Growth predicted from rising commodity prices and favourable farming conditions.

Economists say a combination of rising international dairy prices and favourable farming conditions bode well for New Zealand's economic growth, which is already expected to outpace most other developed nations this year.

Dairy product prices in Tuesday night's GlobalDairyTrade auction rose 1.4 per cent from the last sale on January 8, led by surging prices for butter and cheese. Those two products have posed problems for Fonterra as their prices lagged behind whole milk powder.

The average winning price was US$5025 ($6040) a tonne from US$4953 a tonne at the last auction. About 41,024 tonnes of product was sold, down from 46,418 two weeks ago, for about US$206.1 million.

And while farmers were hit by the worst drought in 70 years last summer, conditions are looking much better.

"Without a doubt the revenue to the dairy industry this year compared to last year will be a lot higher," said BNZ economist Doug Steel. "We're still looking at something like five billion dollars additional revenue [for the current dairy season] - that's an enormous sum of cash that's going to filter its way through the economy in various ways."

Although Steel said the extra dairy revenue would support strong economic growth, he also warned that higher dairy prices would encourage more supply globally.


"It's our view that [additional supply] will start pushing down prices once it comes on stream."

ASB economists said the latest GlobalDairy-Trade results were encouraging, with strong prices across the board and an apparent convergence in product prices that may be more favourable to Fonterra's current production capacity.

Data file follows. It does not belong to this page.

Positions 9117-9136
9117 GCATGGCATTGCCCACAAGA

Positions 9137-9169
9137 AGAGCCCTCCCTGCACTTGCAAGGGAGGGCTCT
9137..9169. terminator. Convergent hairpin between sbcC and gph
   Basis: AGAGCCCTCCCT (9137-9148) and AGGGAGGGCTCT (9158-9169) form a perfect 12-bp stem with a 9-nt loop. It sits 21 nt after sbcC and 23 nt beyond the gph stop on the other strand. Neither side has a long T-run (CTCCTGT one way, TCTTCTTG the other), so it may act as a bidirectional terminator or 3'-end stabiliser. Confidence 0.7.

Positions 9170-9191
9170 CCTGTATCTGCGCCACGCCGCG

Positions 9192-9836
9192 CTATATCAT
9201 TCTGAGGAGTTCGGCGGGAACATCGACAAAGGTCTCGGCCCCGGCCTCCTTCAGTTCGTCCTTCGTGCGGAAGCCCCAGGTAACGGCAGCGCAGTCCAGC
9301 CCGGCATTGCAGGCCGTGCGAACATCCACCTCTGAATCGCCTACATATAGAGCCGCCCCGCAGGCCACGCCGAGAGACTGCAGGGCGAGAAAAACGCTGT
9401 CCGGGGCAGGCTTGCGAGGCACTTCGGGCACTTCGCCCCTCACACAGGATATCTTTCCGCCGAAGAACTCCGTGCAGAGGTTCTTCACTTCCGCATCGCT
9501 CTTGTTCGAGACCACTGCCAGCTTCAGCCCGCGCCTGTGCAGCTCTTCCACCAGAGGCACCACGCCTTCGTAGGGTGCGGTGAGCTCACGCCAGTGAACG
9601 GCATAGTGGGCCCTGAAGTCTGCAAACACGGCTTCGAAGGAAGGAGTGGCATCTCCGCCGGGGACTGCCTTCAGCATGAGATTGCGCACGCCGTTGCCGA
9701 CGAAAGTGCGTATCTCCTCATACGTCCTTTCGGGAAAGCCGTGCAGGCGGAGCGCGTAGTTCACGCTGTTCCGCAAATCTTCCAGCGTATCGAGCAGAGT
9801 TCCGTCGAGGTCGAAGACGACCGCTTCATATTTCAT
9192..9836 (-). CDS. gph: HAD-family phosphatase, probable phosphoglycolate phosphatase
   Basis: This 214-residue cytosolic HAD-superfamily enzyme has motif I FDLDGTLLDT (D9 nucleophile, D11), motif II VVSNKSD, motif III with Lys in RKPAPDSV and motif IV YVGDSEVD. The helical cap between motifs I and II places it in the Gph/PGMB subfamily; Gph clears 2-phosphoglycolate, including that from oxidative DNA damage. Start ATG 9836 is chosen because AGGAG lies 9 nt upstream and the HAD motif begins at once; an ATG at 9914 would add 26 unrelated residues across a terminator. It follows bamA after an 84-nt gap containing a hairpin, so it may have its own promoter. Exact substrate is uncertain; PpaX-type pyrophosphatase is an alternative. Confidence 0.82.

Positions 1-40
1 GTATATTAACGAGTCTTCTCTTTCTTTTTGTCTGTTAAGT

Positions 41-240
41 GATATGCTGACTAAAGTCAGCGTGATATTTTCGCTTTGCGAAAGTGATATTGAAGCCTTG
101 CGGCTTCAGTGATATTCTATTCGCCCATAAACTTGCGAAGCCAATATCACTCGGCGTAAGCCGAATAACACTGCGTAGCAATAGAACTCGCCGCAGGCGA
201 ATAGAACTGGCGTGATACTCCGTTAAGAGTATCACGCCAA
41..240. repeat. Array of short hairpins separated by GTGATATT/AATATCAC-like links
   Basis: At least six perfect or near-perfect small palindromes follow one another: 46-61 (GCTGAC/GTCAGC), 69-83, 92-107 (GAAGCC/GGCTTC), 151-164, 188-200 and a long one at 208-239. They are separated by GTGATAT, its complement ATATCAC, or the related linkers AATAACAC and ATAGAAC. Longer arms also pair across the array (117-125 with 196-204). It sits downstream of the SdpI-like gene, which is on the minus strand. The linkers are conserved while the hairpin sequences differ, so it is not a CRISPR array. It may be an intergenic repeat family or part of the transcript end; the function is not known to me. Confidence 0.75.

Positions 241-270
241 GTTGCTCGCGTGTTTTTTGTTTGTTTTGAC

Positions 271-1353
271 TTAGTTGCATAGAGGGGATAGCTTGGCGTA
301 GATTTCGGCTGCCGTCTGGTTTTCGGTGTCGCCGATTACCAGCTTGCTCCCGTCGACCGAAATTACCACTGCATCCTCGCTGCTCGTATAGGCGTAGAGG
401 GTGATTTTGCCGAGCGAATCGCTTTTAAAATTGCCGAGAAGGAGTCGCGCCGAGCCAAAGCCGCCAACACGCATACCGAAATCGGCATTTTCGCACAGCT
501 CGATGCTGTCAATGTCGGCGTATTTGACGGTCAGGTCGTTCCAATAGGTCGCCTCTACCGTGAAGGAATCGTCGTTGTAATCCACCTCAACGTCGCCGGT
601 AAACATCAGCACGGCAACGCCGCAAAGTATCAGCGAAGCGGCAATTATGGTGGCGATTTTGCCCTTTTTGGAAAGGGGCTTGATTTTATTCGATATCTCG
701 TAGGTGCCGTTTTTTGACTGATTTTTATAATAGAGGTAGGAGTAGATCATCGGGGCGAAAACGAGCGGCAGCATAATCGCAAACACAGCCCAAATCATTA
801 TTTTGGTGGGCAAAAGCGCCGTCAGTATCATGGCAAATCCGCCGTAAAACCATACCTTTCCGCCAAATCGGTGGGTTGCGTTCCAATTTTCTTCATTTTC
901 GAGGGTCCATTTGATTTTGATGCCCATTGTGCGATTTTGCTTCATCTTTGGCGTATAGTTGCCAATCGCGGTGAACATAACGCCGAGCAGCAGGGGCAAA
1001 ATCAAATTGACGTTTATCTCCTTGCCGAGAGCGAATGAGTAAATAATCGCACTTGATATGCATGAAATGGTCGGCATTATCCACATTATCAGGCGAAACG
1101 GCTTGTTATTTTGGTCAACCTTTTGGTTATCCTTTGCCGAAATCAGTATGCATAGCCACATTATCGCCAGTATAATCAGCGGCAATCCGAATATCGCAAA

"Overall, the dairy markets remain very robust," ASB said. "This season's production continues to look favourable, and price signals encouraging. Accordingly, we continue to think the prospects for 2014 dairy sector income remain solid."

Exceptionally good farming conditions during the 2011/2012 summer lifted New Zealand's gross domestic product growth to 1.1 per cent during the first quarter of 2012 - the strongest rise in quarterly economic activity in five years.

The Organisation for Economic Co-operation and Development (OECD) has forecast New Zealand's economy to expand by 3.3 per cent this year, which would be one of the fastest rates of growth in the developed world.

Steel said the lift in prices seen in the latest GlobalDairyTrade auction - especially those in value-added products like cheese and butter - supported further gains in Fonterra's milk payout.

Last month the dairy co-operative maintained its forecast payout farmgate milk price at $8.30 per kg of milk solids for 2013/14, which would surpass the previous record of $7.60 per kg in 2010/11.

Federated Farmers chief executive Conor English said that while the combination of good grass growing conditions and higher dairy prices were positive, the stubbornly high NZ dollar, which erodes returns on this country's exports, continued to be a problem.


The kiwi was trading above US83c early yesterday and some economists are expecting the Reserve Bank to increase the official cash rate next week, which would push the currency even higher against the greenback.

Tim Mackle, chief executive of industry body DairyNZ, said farmers were generally feeling "fairly positive" about 2014.

"But I'd temper that with saying the farmers who were affected by the dry conditions last year are wary because they know how quickly things can turn."

- additional reporting BusinessDesk